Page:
This series covers all areas of research at Perimeter Institute, as well as those outside of PI's scope.
Experimentalists at the Relativistic Heavy Ion Collider create exploding droplets of quark-gluon plasma, the stuff which filled the universe for the first microseconds after the big bang. I'll give one theorist's perspective on what we are learning about the properties of quark-gluon plasma from these experiments, including the conclusion that it is closer to an ideal liquid than to an ideal gas and the observation that it "quenches" high energy quarks ("jets") trying to plow through it.
Soon after Quantum Chromodynamics (QCD) was shown to exhibit asymptotic freedom at short distances, it was realized that it might be possible to create a new form of matter at high temperatures (T d 150 MeV) in which hadrons dissolve and quarks and gluons become locally deconfined. Experiments have been carried out for the last two decades attempting to create this new form of matter, called ¡§quark-gluon plasma¡¨ (QGP), via high-energy collisions of large nuclei.
With a cosmic flight simulator, we'll take a scenic journey through space and time. After exploring
our local Galactic neighborhood, we'll travel back 13.7 billion years to explore the Big Bang itself and
how state-of-the-art measurements are transforming our understanding of our cosmic origin and ultimate fate.
We then turn to the question of whether this can all be described purely mathematically, and discuss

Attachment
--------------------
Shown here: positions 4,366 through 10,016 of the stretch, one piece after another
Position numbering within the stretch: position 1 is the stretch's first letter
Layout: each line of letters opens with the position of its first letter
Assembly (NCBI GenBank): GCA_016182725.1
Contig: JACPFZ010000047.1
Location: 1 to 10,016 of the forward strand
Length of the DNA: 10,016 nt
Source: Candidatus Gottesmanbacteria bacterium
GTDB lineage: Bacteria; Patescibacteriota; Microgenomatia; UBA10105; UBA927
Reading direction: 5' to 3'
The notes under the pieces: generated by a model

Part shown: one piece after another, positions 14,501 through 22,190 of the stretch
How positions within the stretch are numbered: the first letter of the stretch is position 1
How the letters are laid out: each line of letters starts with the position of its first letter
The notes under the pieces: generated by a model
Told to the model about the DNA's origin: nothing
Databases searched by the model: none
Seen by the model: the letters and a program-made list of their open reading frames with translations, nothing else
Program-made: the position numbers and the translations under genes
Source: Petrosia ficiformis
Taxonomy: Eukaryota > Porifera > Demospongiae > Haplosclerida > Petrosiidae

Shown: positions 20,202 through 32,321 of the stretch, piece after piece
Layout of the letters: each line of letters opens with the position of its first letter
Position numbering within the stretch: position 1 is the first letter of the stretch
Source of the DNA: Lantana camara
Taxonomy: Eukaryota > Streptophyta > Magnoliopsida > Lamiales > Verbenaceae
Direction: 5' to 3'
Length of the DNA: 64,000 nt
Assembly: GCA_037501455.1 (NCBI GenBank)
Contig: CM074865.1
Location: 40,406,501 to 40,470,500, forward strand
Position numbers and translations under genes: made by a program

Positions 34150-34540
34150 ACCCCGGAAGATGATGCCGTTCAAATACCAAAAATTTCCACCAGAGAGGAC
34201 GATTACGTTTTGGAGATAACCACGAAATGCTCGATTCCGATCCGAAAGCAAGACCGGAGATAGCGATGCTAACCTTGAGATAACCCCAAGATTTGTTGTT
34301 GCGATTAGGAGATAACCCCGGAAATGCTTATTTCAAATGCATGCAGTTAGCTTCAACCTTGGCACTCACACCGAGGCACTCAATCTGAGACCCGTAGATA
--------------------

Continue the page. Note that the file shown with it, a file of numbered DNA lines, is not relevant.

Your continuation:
implications ranging from standard physics topics like symmetries, irreducible representations, units,
Understanding magnetic reconnection is one of the major challenges of plasma physics. It plays an essential role in a wide range of physical systems such as stellar flares, accretion disks, active galactic nuclei, astrophysical dynamos and closer to home, intense magnetic energy releases in the Earth's magnetosphere. It is a phenomena which can be created in the laboratory.
If spacetime is "quantized" (discrete), then any equation of motion compatible with the Lorentz transformations is necessarily non-local. I will present evidence that this sort of nonlocality survives on length scales much greater than Planckian, yielding for example a nonlocal effective wave-equation for a scalar field propagating on an underlying causal set. Nonlocality of our effective field theories may thus provide a characteristic signature of quantum gravity.
A full analysis of QCD, the fundamental theory of subnuclear structure and interactions, relies upon numerical simulations and the lattice approximation. After being stalled for almost 30 years, recent breakthroughs in lattice QCD allow us for the first time to analyze the low-energy structure of QCD nonperturbatively with few-percent precision. This talk will present a non-technical overview of the history leading up to these breakthroughs, and survey the wide array of applications that have been enabled by them.
A nonrotating black hole placed in a tidal environment (that is, subjected to the gravitational interactions produced by other nearby bodies) is not described by the Schwarzschild solution to the Einstein field equations. Instead, its metric is given by a perturbed version of this exact solution, and the spacetime is no longer stationary nor spherically symmetric. After reviewing the situation in Newtonian theory, I shall describe how the metric of a tidally distorted black hole is calculated.
We have previously isolated and characterized a multipotent precursor cell (termed SKPs for SKin-derived Precursors) from both rodent and human skin, and have shown that these stem cells share many characteristics with a multipotent stem cell that is found in the embryo termed a neural crest stem cell. Here I will discuss our current work with regard to the basic biology of these stem cells, with a focus on the what, where and why, and on their therapeutic potential with specific regard to the nervous system.